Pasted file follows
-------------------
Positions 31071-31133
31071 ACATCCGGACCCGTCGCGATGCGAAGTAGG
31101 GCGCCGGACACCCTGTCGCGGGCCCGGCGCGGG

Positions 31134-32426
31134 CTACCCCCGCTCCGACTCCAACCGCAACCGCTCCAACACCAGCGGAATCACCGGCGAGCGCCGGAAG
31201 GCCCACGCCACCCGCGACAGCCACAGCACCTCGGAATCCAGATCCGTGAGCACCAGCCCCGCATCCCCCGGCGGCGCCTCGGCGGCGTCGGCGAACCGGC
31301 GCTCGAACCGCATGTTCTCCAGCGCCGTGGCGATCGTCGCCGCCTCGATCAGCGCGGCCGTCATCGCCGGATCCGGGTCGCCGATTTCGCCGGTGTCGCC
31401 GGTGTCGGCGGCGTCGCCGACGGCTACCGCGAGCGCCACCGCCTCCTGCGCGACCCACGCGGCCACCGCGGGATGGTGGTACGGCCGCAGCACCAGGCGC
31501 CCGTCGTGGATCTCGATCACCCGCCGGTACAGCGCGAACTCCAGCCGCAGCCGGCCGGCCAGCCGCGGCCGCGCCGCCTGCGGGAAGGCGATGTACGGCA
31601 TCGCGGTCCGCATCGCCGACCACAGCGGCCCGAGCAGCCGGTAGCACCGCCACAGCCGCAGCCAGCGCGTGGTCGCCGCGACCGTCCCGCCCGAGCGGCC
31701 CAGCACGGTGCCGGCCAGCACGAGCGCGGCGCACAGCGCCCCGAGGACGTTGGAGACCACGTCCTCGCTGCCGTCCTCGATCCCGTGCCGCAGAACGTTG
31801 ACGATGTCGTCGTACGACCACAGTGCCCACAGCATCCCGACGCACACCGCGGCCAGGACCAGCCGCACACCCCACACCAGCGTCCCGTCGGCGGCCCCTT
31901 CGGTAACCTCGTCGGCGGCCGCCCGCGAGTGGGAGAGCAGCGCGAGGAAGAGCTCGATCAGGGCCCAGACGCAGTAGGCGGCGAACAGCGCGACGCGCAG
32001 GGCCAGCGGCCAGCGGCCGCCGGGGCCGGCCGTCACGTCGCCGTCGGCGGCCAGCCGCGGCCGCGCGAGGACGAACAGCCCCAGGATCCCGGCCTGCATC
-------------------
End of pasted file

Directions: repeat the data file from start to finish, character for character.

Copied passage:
Positions 31071-31133
31071 ACATCCGGACCCGTCGCGATGCGAAGTAGG
31101 GCGCCGGACACCCTGTCGCGGGCCCGGCGCGGG

Positions 31134-32426
31134 CTACCCCCGCTCCGACTCCAACCGCAACCGCTCCAACACCAGCGGAATCACCGGCGAGCGCCGGAAG
31201 GCCCACGCCACCCGCGACAGCCACAGCACCTCGGAATCCAGATCCGTGAGCACCAGCCCCGCATCCCCCGGCGGCGCCTCGGCGGCGTCGGCGAACCGGC
31301 GCTCGAACCGCATGTTCTCCAGCGCCGTGGCGATCGTCGCCGCCTCGATCAGCGCGGCCGTCATCGCCGGATCCGGGTCGCCGATTTCGCCGGTGTCGCC
31401 GGTGTCGGCGGCGTCGCCGACGGCTACCGCGAGCGCCACCGCCTCCTGCGCGACCCACGCGGCCACCGCGGGATGGTGGTACGGCCGCAGCACCAGGCGC
31501 CCGTCGTGGATCTCGATCACCCGCCGGTACAGCGCGAACTCCAGCCGCAGCCGGCCGGCCAGCCGCGGCCGCGCCGCCTGCGGGAAGGCGATGTACGGCA
31601 TCGCGGTCCGCATCGCCGACCACAGCGGCCCGAGCAGCCGGTAGCACCGCCACAGCCGCAGCCAGCGCGTGGTCGCCGCGACCGTCCCGCCCGAGCGGCC
31701 CAGCACGGTGCCGGCCAGCACGAGCGCGGCGCACAGCGCCCCGAGGACGTTGGAGACCACGTCCTCGCTGCCGTCCTCGATCCCGTGCCGCAGAACGTTG
31801 ACGATGTCGTCGTACGACCACAGTGCCCACAGCATCCCGACGCACACCGCGGCCAGGACCAGCCGCACACCCCACACCAGCGTCCCGTCGGCGGCCCCTT
31901 CGGTAACCTCGTCGGCGGCCGCCCGCGAGTGGGAGAGCAGCGCGAGGAAGAGCTCGATCAGGGCCCAGACGCAGTAGGCGGCGAACAGCGCGACGCGCAG
32001 GGCCAGCGGCCAGCGGCCGCCGGGGCCGGCCGTCACGTCGCCGTCGGCGGCCAGCCGCGGCCGCGCGAGGACGAACAGCCCCAGGATCCCGGCCTGCATC